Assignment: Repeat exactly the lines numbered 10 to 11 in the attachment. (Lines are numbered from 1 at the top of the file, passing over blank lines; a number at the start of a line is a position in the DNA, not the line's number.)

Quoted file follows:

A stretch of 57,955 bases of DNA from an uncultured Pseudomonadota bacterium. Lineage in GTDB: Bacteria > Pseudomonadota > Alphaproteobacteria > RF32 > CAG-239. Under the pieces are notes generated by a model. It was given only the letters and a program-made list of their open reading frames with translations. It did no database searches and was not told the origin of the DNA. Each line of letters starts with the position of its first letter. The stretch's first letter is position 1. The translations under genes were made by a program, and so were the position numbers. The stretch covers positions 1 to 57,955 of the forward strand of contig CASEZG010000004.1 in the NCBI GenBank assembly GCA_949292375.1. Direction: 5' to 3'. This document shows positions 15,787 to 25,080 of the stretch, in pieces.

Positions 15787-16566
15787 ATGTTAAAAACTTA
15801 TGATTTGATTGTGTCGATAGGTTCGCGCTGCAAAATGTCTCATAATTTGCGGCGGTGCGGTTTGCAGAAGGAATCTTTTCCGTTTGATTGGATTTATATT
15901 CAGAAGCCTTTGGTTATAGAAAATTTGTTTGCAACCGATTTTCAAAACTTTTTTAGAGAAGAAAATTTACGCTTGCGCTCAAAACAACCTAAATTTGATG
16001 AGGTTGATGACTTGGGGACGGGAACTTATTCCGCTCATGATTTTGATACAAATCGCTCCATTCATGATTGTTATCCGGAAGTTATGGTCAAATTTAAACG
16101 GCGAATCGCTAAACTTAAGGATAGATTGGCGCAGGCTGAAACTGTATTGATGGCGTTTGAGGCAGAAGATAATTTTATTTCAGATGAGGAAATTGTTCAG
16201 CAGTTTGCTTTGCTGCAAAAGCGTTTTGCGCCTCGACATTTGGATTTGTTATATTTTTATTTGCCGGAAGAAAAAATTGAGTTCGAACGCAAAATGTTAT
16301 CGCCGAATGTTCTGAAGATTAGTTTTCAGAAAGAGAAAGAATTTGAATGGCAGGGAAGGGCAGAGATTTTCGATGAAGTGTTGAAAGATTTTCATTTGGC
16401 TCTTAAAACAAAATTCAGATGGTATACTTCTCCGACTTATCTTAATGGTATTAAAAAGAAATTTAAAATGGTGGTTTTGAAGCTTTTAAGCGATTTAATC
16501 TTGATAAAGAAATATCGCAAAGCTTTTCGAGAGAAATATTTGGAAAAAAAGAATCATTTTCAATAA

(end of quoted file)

16401 TCTTAAAACAAAATTCAGATGGTATACTTCTCCGACTTATCTTAATGGTATTAAAAAGAAATTTAAAATGGTGGTTTTGAAGCTTTTAAGCGATTTAATC
16501 TTGATAAAGAAATATCGCAAAGCTTTTCGAGAGAAATATTTGGAAAAAAAGAATCATTTTCAATAA